Separating form and content is difficult if editors are used to having control over both. Try incorporating a taxonomy to help them shape the look and feel of the content. This way, you don’t need to allow too many disruptive changes, yet enable authors to choose what they need.
The usual mistake is to push visual settings into semantic content types. For example, if you have an Article content type, do not model content types such as Block Image-Left and Block Image-Right to be used as components. When you display it via another channel (or even the responsive design), left and right will lose their meanings.
Use semantics for formatting
Instead, semantically, think about what the alignment means. Create a Block Image type and either decide on your front end what happens with the attached image or add a meaningful taxonomy group to the Article content type directly to determine the order.For example, include a taxonomy called Voice & Tone, which can have options such as Playful, Professional, or Inspiring. Selecting an option will then render a different appearance on the front end.You can go even further with the design differences. For example, the Professional option would create a layout of a list view, while choosing Playful would display the content with a big hero image at the top. In all cases, content creators choose the semantics while the front end chooses the appropriate appearance.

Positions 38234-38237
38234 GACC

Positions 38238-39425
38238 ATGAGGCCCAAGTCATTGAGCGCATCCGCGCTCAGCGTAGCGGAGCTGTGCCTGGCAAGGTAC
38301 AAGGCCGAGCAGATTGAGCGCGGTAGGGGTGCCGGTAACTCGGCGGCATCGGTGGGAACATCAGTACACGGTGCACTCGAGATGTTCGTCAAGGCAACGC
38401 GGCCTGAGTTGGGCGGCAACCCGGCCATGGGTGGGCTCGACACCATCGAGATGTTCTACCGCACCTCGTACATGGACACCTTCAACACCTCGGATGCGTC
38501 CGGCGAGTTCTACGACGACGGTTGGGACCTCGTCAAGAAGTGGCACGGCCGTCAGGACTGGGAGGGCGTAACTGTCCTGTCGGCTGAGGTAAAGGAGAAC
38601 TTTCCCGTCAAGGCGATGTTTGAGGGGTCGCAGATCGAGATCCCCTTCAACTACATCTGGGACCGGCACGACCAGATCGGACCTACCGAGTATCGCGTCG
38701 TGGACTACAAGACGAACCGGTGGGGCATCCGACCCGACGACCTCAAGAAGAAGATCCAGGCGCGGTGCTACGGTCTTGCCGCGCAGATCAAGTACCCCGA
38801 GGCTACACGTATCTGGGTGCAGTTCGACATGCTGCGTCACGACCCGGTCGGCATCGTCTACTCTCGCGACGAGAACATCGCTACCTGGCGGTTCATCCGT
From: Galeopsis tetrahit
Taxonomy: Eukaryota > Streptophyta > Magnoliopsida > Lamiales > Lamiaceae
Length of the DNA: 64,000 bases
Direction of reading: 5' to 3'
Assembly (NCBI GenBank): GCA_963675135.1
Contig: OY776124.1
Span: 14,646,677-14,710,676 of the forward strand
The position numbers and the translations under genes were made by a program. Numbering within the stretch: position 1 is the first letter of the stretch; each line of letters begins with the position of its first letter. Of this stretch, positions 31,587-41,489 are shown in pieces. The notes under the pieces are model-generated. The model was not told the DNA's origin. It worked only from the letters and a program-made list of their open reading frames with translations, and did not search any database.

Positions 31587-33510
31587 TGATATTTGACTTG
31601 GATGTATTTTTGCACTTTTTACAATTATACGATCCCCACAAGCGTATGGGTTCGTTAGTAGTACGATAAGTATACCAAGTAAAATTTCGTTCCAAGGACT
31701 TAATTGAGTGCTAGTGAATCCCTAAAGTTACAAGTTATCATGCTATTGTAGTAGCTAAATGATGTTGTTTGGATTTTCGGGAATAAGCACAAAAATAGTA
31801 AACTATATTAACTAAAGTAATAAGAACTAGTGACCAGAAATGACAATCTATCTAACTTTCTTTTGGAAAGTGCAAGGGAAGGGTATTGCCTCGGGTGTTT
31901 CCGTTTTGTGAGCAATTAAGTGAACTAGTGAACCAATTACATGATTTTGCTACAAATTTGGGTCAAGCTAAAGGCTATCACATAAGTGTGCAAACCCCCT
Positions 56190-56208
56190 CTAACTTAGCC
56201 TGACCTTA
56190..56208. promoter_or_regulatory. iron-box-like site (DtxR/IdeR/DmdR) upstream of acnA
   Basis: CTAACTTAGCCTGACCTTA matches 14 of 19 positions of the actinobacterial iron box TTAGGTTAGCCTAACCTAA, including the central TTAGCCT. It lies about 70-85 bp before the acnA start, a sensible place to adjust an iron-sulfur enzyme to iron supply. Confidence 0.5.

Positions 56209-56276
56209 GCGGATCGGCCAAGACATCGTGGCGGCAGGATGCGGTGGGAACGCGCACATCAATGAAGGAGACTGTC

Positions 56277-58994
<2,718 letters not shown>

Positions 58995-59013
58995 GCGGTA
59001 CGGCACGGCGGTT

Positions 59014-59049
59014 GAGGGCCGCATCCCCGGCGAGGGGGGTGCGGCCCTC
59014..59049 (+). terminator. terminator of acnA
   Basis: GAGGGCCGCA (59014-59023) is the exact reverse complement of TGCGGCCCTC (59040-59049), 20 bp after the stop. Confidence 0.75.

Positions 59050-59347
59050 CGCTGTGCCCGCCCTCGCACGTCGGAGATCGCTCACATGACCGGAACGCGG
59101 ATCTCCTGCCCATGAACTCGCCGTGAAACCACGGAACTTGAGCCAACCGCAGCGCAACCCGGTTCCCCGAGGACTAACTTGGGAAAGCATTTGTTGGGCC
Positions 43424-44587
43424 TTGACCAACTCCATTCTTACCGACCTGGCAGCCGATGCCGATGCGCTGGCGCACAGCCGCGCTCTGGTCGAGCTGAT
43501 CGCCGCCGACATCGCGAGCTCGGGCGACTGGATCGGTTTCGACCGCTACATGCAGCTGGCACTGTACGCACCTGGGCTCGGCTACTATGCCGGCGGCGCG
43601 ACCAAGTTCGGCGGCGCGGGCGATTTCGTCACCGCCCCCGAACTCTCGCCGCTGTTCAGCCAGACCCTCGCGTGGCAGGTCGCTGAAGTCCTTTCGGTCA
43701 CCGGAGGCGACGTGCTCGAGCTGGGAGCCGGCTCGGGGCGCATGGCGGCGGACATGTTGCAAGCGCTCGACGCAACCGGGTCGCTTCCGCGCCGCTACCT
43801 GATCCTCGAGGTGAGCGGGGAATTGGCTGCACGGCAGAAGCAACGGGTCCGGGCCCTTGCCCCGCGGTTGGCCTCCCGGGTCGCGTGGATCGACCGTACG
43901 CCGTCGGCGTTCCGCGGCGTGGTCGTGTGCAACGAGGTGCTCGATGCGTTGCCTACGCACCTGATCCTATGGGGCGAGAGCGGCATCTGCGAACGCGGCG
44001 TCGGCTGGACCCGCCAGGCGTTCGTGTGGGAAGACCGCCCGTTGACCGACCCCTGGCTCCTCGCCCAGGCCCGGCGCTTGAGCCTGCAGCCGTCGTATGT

Other channels benefit from semantics too
The same taxonomy is still valid for responsive design and can be later reused in other channels to adjust the actual tone of your assistant.Imagine the need to create a home assistant chatbot or an automated hotline later. You can adjust how the robot says the content with voice and tone settings. You can’t achieve that with left and right alignment.